- Prepare for the interview. Review common interview questions and answers and consider how you would respond, based on your knowledge of the company, your current job, and the new position, your skills, and your goals for the future. Review the skills you have that make you qualified for the new job. Also, review typical job promotion interview questions that you may be asked.
- Do your job well. Even though you may be moving on, continue to do your current job well, to remind your superiors about what a great employee you are.
- Tell your boss. If you get selected for an interview, tell your current supervisor so they don't hear the news from a third party. Explain why you're applying and ask your boss for their support.
- Prepare for the promotion. Prepare to pass your current job on to someone else. If your goal is to continue moving up in the company, leaving a mess behind can reflect poorly on you. Offer to assist with training and to be available for questions.
During the Job Promotion Interview
- Stay professional. Even though you know the company and you may even know the interviewer, do not lose your professional attitude. It's important not to come across as too casual and relaxed.
It's important to show the interviewer that you want the job, and have what it takes to succeed in the new role.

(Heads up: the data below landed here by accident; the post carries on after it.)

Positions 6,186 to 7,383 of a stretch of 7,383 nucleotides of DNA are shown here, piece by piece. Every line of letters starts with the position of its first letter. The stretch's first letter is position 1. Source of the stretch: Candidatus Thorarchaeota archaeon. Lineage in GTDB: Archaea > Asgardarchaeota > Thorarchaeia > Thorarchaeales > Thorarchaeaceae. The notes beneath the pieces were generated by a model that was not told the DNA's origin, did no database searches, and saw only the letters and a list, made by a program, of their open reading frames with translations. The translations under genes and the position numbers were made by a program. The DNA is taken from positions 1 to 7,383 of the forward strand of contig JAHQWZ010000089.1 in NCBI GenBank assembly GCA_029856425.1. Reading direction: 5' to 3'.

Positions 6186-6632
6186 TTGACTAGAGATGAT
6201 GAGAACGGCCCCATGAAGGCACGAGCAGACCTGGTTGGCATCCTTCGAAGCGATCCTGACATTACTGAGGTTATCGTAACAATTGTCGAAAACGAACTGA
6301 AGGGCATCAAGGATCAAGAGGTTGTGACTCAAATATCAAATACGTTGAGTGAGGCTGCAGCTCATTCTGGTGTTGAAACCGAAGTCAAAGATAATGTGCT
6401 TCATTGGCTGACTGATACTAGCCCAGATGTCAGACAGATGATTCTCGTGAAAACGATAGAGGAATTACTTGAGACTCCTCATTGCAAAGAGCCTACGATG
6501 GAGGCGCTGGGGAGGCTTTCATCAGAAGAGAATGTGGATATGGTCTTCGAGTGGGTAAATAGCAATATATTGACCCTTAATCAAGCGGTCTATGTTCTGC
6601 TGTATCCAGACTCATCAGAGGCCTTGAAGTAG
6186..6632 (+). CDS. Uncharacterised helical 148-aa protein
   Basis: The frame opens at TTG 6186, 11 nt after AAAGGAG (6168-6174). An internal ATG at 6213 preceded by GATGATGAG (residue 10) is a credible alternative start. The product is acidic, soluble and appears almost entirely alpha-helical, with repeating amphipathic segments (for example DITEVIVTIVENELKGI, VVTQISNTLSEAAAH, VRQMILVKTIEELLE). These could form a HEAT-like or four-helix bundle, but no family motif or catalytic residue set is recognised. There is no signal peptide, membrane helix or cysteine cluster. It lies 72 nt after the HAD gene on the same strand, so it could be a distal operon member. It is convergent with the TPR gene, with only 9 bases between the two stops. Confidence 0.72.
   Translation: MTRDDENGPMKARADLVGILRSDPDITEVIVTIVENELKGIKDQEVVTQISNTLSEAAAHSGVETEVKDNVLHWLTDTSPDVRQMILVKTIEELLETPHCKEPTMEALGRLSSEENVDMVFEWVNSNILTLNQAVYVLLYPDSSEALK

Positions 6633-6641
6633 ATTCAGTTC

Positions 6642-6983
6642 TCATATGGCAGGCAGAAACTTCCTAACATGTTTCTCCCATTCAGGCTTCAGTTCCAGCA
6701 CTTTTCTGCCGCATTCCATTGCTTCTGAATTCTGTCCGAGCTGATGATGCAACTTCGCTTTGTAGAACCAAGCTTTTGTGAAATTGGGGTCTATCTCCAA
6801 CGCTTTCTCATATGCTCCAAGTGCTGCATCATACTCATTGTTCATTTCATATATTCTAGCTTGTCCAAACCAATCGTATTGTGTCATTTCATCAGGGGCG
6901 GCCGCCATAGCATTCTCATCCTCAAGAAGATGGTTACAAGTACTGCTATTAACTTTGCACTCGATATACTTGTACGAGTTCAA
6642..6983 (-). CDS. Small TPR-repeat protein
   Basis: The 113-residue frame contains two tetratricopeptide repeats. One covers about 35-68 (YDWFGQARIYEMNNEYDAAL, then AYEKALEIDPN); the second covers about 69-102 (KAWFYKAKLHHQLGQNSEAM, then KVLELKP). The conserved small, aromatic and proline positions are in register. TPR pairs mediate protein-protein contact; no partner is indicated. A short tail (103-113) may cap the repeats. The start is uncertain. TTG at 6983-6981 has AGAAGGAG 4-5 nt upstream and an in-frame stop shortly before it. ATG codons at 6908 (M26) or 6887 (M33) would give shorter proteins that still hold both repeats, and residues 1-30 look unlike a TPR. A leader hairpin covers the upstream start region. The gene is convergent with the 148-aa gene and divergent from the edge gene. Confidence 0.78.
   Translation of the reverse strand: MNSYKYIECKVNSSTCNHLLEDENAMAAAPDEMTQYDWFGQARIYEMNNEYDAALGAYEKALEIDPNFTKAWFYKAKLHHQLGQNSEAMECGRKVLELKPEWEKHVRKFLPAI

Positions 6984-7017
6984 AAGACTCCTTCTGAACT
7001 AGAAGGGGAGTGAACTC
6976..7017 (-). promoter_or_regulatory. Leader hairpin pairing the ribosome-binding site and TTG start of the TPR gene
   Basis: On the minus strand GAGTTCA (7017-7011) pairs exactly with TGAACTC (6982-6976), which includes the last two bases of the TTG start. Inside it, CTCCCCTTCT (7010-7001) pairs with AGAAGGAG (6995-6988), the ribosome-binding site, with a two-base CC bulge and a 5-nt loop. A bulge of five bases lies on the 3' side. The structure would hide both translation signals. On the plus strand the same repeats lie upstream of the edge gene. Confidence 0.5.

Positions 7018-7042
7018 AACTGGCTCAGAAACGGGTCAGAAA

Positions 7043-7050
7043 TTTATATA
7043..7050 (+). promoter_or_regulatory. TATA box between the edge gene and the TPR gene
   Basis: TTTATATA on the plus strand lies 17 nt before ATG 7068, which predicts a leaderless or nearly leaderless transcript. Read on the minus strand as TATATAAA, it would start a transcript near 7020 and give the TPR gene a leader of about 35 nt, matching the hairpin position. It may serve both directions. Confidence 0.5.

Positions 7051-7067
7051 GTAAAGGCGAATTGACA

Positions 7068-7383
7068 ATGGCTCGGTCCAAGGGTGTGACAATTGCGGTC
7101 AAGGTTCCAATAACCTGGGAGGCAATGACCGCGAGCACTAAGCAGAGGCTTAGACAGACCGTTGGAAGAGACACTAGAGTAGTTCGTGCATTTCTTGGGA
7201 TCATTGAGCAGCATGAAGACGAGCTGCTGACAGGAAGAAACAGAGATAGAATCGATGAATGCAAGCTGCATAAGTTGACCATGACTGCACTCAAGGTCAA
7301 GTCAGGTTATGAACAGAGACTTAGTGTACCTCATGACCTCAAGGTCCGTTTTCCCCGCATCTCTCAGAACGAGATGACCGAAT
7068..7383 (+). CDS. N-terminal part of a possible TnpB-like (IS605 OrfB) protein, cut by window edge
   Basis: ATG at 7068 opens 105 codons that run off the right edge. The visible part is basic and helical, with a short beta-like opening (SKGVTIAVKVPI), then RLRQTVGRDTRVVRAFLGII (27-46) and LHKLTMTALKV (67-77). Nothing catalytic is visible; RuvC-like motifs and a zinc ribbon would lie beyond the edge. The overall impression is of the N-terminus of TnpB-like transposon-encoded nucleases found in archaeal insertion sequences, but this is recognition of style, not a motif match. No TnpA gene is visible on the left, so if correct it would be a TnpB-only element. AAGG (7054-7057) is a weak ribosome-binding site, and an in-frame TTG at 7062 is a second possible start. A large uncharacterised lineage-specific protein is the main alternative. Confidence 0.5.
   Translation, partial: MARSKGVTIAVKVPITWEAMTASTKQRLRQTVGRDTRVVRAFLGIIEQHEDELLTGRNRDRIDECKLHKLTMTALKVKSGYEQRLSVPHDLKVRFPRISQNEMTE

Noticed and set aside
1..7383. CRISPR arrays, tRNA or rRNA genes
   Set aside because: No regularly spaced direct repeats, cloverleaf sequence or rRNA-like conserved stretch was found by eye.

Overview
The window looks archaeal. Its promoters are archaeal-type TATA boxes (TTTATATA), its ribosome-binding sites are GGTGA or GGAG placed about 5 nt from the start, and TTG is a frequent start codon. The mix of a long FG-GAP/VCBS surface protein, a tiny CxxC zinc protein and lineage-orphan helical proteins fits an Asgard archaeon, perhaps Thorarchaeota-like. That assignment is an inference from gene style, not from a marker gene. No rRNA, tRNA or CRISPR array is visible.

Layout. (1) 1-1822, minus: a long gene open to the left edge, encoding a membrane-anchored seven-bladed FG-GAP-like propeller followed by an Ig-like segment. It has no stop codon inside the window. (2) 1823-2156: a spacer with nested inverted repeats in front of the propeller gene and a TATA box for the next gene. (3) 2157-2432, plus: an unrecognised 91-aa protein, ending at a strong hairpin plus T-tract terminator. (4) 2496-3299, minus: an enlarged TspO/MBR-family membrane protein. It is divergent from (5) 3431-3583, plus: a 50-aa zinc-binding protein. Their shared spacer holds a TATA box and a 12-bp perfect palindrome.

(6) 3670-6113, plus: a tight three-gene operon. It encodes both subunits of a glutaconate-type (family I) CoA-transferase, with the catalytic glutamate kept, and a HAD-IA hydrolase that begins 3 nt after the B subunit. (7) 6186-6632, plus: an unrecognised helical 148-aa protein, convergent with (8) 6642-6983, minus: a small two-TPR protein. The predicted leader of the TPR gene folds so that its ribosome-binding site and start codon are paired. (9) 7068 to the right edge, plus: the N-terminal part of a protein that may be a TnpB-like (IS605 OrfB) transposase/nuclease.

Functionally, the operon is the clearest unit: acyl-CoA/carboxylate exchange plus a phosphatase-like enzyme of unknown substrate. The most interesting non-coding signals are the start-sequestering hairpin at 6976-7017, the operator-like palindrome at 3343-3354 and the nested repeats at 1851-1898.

- Highlight your strengths. Your strengths may include your familiarity with the position and the company, the success you have had in your current position, and the commitment you feel toward makingthe company as successful as possible.
- Remember you don't know everything. Be prepared to talk about unfamiliar aspects of the position. Do not assume you already know the ins and outs:you may get caught off guard.
- Share your enthusiasm. Be sure to let the interviewer know how much you appreciate being considered for the job and the opportunity to grow your career with the organization.
- Don't be overconfident. Do not go to the interview presuming that you've already "got the job"—an overconfident attitude can be damaging.
- Ask questions. If you have questions about the new position, what your role will be, and how you would transition, be sure to ask during the interview. Here are examples of questions to ask the interviewer.
Tips for After the Interview
- Say thank you. Write a thank-you note to the person who interviewed you. Reiterate your interest in the new position.
- Don't burn your bridges. If you get the promotion, do not burn any bridges. You will be leaving co-workers behind, possibly becoming their superior.Treat them with the same respect you did when you were working together. When the promotion is finalized, let your co-workers know that you are moving on. However, if the company is going to send an official announcement, wait until that is sent before sending a personal email message.
- Don't have hard feelings. If you don't get the job, leave any negative feelings behind and work toward the next promotion opportunity.